SINGAPORE - From next Monday (Feb 1), the public can collect their TraceTogether tokens from any of the 108 community centres and clubs (CCs) in Singapore.
Previously, collection was at selected CCs and people had to collect their tokens from the CCs in their own constituencies.
More than 2.6 million tokens have been collected to date under the TraceTogether programme, which helps with tracing close contacts of confirmed Covid-19 patients so that they can be identified and quarantined quickly to limit the spread of the coronavirus in the community.
At the end of October last year, 400,000 of the tokens had been collected.
Existing token users can get their tokens replaced at the CCs if the batteries have run out or if the tokens are faulty, said the Smart Nation and Digital Government Office (SNDGO) in a Facebook post on Thursday.
A token needs to be replaced if it has a blinking red light or when the light has stopped blinking.
If the token has a green light that blinks about once every minute, it is working well.
The TraceTogether tokens are an alternative to the Covid-19 contact-tracing phone app for those who prefer not to use a phone or do not have access to one. Both serve the same function of recording close contact data.
Distribution of the free tokens for residents, as well as pass holders, started in Sept 14 last year at 20 CCs. This was later expanded to another 18 CCs on Oct 2.
But demand for the tokens spiked in October after the Government announced that TraceTogether would be made mandatory to enter places such as restaurants and shopping malls.
The long queues at certain CCs prompted the Government to halt token distribution, before restarting the process in a limited fashion from Oct 29.
The Government later said that the surge in demand for TraceTogether tokens in October was higher than it had expected.
It also clarified that checking in using the TraceTogether token or app, dubbed TraceTogether-only SafeEntry, will be enforced only after everyone who needs a token has had a chance to collect one.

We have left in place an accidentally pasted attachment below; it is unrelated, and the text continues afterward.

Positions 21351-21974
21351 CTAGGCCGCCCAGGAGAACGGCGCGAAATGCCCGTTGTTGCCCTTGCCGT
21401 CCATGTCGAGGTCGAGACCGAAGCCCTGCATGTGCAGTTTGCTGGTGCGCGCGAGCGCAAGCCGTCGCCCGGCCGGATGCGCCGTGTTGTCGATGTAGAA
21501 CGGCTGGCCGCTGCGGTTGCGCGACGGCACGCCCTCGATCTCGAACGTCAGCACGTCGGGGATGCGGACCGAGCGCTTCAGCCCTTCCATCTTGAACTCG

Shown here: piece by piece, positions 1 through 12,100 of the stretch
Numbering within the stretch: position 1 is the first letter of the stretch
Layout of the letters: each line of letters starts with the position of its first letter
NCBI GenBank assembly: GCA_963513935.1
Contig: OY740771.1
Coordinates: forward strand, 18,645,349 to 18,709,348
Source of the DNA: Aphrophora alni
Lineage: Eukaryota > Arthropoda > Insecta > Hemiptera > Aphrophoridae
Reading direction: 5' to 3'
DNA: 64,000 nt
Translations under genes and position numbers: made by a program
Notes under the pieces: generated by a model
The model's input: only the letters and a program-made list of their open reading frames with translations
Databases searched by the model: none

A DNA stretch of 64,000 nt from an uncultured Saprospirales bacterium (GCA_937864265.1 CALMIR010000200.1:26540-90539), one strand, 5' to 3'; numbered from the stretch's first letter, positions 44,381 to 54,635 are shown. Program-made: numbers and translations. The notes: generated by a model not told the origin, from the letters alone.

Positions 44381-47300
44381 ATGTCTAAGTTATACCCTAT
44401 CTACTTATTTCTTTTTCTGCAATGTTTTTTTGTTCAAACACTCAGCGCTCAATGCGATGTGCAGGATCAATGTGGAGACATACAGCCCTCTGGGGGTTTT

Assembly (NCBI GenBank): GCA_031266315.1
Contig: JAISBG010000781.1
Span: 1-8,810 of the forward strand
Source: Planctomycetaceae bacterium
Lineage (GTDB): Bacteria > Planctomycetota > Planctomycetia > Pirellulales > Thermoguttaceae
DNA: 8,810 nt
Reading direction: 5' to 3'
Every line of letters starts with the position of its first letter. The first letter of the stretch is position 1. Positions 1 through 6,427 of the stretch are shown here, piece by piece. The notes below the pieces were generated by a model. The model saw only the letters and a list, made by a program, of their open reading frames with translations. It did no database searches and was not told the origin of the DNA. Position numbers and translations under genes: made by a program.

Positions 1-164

After a 12-week suspension, distribution of the tokens resumed on Jan 18 at the 38 CCs, but this time reportedly without the long queues.
So far, more than 80 per cent of the population has either downloaded the TraceTogether app or collected the token.
During collection at CCs, residents will have to show their original identification document (ID) with barcode and address.
If their ID does not have an address, they will need to have a supporting document, such as a utility bill, that shows their name and address.
Residents may collect tokens on behalf of their family members by producing their IDs.
The app and tokens exchange Bluetooth signals in an encrypted and randomised form with nearby users to quickly track people exposed to confirmed Covid-19 cases. The data, when unencrypted, is linked to a person's phone number and other identification details.
The encrypted Bluetooth data exchanged is stored in the app or token, and does not contain personal identifiable information. Data older than 25 days is also erased automatically.
Only when a user tests positive for Covid-19 will the Ministry of Health (MOH) request that he upload the Bluetooth data to the Government's servers for tracing close contacts. For a token user, he hands over the token to MOH to extract the data.
For more details on collecting the tokens at CCs, visit this website.